Written by Giulia Guerra |
28 June 2017
Mantuan by birth and passion, specialised in Industrial Design and Material Technology at the Cova Foundation, as well as the founder of the alessandro zambelli design studio, Alessandro Zambelli is first and foremost a seeker of souls that he can identify and instil in the objects that he creates. It is a balance of the unexplored potential of new technologies and the memory of tradition. His career is marked with prestigious collaborations including Agape, Seletti, Swarovski, Skitsch, Portego, and JCP. Each project was an evolutionary challenge and a pleasant discovery, but also authentic achievements and recognitions. This is the case for example of the Afillia collection for .exnovo that after being included in the ADI Design Index 2014, received the ADI Innovation Award, and was then selected as one of the winners of the Interior Innovation Award 2015. A few years after that goal, we asked Alessandro to unveil the secrets of his work and the novelties that await him: here is what he told us.
Reading your biography we know, "he never sees his work as a pure exercise of style. He believes that each object must be illuminated by a soul". How do you see the soul of objects? How would you describe it and how do you choose to shape it with your everyday work?
“When it comes to my project, I naturally add concepts or situations that are particularly familiar to me, references that make me feel comfortable looking at the object I'm designing, basic gestures or feelings that each of us can perceive. In summary, this is what I mean by the soul of objects, and that is how I try to shape it with my everyday work.”
Throughout your career, you collaborated with prominent companies in this field including Agape, Seletti, Exnovo, and Portego, only to name a few and you also earned some notable awards. How difficult (or stimulating) can it be for a designer to adapt his or her creativity to mirror the identity of a company and to adjust to the rhythms of industrial production?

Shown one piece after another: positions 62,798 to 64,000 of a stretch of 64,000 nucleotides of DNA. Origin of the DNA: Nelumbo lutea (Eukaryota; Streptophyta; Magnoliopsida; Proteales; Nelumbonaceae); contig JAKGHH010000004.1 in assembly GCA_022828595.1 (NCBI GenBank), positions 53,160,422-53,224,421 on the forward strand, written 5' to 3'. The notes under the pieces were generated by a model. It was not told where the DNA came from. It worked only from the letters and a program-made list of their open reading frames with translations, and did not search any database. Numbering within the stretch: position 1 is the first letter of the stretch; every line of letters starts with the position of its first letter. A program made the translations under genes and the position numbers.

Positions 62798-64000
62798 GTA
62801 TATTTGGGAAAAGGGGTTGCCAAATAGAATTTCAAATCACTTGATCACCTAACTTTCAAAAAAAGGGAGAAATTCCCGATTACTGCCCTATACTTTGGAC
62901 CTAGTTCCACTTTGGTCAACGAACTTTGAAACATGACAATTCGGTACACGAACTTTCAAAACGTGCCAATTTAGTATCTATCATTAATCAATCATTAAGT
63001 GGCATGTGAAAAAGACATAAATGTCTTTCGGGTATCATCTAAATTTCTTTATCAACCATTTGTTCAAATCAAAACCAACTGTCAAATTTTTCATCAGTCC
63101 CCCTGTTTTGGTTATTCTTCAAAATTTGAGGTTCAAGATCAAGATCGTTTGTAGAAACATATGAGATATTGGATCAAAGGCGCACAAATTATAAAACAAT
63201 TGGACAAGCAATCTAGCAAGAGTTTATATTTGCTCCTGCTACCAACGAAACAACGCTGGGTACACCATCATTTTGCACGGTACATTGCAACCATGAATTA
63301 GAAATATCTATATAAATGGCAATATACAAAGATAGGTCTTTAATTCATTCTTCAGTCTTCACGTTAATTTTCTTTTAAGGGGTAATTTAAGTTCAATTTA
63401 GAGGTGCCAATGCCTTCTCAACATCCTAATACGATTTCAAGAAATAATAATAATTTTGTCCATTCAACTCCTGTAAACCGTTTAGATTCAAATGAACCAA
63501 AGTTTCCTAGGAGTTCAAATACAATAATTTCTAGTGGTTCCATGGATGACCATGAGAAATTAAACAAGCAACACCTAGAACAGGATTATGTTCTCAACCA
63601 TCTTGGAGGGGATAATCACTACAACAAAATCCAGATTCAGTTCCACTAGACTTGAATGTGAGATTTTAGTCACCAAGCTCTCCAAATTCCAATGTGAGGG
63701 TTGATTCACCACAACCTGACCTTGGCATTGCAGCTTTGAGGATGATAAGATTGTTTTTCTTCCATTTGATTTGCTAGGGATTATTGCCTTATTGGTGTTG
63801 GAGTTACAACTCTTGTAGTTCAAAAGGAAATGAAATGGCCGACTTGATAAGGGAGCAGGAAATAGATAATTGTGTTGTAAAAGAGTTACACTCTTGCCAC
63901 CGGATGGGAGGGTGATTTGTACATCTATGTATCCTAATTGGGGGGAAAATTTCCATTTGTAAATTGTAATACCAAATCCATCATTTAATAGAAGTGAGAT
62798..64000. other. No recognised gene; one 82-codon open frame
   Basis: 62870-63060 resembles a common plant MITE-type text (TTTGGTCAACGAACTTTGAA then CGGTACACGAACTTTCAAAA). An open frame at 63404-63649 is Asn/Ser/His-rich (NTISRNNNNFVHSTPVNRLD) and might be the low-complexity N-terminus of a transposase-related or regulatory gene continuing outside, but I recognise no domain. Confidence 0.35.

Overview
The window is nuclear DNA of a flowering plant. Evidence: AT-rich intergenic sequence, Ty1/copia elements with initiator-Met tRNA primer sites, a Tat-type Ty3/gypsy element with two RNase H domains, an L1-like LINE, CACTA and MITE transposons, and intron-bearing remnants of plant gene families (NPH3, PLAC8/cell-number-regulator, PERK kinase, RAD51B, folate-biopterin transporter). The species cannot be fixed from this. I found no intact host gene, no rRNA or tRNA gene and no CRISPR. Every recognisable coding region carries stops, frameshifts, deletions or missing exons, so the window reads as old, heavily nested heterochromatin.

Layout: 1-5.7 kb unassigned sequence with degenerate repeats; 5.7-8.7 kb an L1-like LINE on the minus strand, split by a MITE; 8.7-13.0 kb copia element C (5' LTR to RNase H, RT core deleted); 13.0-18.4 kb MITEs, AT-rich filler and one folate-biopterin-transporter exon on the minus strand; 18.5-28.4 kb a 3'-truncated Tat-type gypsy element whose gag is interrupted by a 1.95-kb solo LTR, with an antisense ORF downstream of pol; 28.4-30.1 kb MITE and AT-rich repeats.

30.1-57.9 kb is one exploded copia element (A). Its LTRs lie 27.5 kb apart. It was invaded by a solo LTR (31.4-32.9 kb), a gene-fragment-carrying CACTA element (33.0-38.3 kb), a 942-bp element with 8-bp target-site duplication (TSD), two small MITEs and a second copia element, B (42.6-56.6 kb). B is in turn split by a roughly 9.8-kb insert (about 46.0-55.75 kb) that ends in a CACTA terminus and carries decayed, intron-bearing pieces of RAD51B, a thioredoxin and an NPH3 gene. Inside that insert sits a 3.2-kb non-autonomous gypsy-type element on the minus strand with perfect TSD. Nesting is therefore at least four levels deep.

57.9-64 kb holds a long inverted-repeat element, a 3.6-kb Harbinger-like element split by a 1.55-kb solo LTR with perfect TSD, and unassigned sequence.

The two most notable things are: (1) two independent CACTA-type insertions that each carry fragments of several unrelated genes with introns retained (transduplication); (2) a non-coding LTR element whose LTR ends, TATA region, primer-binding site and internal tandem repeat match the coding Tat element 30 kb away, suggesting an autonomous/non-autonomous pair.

“There are no pre-defined roads, and much of it depends on the company's setting and the relationships that can be developed. Normally, I liked to have a well-articulated brief. At first, this may seem like a limit to creativity but it also gives you obvious ideas on what the company wants and, consequentially, you can concentrate on the project. On the other hand, during my collaboration with JCP, I had an entirely opposite experience where I could autonomously conceive the objects far from any design standard. It is challenging to design objects with total freedom of thought, but it is thrilling when there is a new dimension where shape and function are expressed through a whole new language.”
During the creative process, how important is the innovation factor about the memory of the past? Design can arise from the balance between technology and tradition, or one prevails over the other?
“Innovation and memory of the past are a radical interpretation of my projects. I like to believe that I have managed to provide people with technological innovation through functional objects but at the same time objects that are "outside of the box" and that contain elements of tradition that have been reworked and reinterpreted so that they belong to everyone. In my way of conceiving the design, I always try to consider technology at the service of craftsmanship so that I can create unique solutions able to exalt the beauty of these aspects and that, above all, are not achieved with other ends.”
You live and work in Mantua, where your laboratory is located. Does selecting a small town as your headquarters have a particular meaning? How important are local roots for your work, even if the market prospect is international?
“After a few years of working in Milan, I decided to return to where I was brought up. I went to a place with a different rhythm and with an extraordinary heritage of traditions, and I put all of this into my products, almost like a mission. My land has a lot to do with how I think and act and, consequently, in my projects. I believe that each designer should preserve and feed an “indigenous” side related to its local traditions and Italy has a treasure hidden in each corner.
I think that the first step is to be well-rooted in your territory - or what becomes your source of original inspiration - because only in this way the international perspective becomes a real achievement without running the risk of being overwhelmed.”
What projects do you see in your future? Can you tell me something about your upcoming challenges?
“I am currently working on some lighting projects for Italian companies and a personal experiment on materials. I hope I can reveal more information on these activities soon!”